A rule that limited anglers to harvesting a maximum of six salmon within any seven-day period was taken off the books last year. That rule tended to string out the harvest because it forced the most successful anglers to sit out several days a week.

Opening weekend salmon effort and catch by port

Port Trips Coho Chinook Ave.

Garibaldi 438 448 101 1.26

Pacific City 346 387 134 1.51

Depoe Bay 415 441 123 1.36

Newport 1,376 1,285 366 1.20

Winchester Bay 1,593 1,581 662 1.41

Charleston 1,004 499 261 0.76

Bandon 34 21 21 1.26

TOTALS 5,204 4,662 1,669 1.22

- Oregon Department of Fish and Wildlife


What: Selective sport fishery for coho salmon, also known as silvers. Only hatchery-reared coho with a healed adipose fin clip may be retained.

When: Seven days a week through Aug. 24 or when the quota of 88,000 adipose fin-clipped coho is landed, whichever occurs first. After the coho season ends, the ocean will remain open for all other species of salmon.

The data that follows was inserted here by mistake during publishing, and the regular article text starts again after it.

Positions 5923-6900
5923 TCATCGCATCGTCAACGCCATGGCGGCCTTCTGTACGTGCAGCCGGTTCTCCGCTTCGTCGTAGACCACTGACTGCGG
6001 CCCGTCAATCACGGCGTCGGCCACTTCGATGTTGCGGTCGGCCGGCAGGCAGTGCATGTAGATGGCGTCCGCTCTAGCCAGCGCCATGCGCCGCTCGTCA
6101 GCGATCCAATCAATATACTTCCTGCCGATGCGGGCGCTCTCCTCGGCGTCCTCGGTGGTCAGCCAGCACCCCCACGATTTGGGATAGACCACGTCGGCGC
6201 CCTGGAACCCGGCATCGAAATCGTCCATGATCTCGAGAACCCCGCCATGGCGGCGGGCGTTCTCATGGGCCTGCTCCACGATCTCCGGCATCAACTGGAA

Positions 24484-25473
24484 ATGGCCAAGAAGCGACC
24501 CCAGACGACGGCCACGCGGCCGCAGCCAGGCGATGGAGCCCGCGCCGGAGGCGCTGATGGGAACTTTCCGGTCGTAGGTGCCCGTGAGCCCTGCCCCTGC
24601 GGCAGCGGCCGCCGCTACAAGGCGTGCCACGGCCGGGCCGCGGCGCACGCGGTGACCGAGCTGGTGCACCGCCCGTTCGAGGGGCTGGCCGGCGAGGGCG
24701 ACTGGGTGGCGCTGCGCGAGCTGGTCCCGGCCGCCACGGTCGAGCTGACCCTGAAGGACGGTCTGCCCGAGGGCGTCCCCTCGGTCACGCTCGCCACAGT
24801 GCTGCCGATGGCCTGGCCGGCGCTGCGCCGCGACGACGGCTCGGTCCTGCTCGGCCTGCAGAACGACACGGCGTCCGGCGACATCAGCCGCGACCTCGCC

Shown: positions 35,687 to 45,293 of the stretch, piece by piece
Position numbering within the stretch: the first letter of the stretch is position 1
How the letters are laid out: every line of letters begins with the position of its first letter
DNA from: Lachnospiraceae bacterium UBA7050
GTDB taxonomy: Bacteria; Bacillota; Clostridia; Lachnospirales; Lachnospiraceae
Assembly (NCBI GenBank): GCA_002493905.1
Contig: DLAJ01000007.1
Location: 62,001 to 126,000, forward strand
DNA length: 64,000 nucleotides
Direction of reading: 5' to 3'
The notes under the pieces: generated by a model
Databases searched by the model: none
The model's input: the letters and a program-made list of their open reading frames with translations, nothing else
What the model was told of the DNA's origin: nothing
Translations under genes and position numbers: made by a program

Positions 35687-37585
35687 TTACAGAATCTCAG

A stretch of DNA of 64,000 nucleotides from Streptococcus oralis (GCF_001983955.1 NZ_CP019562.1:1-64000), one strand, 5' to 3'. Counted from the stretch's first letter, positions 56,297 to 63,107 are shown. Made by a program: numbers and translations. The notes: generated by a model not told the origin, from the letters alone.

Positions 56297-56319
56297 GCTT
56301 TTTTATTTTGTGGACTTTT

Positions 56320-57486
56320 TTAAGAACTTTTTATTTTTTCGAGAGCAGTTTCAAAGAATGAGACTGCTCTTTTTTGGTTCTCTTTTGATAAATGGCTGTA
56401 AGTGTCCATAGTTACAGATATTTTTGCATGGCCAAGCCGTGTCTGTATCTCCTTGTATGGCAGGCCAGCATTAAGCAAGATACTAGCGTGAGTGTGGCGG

Where: Pacific Ocean between Cape Falcon, near Manzanita, and Humbug Mountain, near Port Orford.

Bag limit: Two salmon per day. Minimum length is 16 inches for coho, 20 inches for chinook.

Tackle restrictions: No more than two single-point, single-shank, barbless hooks may be used.

Required: A valid Oregon angling license and a salmon-steelhead harvest card (one-day licenses include salmon-harvesting privileges).

- Oregon Department of Fish and Wildlife


Scott Roland of Pleasant Hill watches as the Oregon Department of Fish and Wildlife's Sandy Kennedy checks the salmon he caught at Winchester Bay. Creel checkers like Kennedy look for tiny metal tags inserted in some salmon at the hatchery and help track the harvest. Mike Stahlberg / The Register-Guard The fish-cleaning stations at Winchester Bay were busy spots on opening weekend of the coho salmon season. Jerry Moulton of Florence shows off a limit of coho salmon Sunday morning at Winchester Bay.
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Title Annotation:Good catches, larger quota have salmon anglers smiling; Recreation
Publication:The Register-Guard (Eugene, OR)
Date:Jun 26, 2003
Previous Article:Higgins' hitting leads Emerald Valley.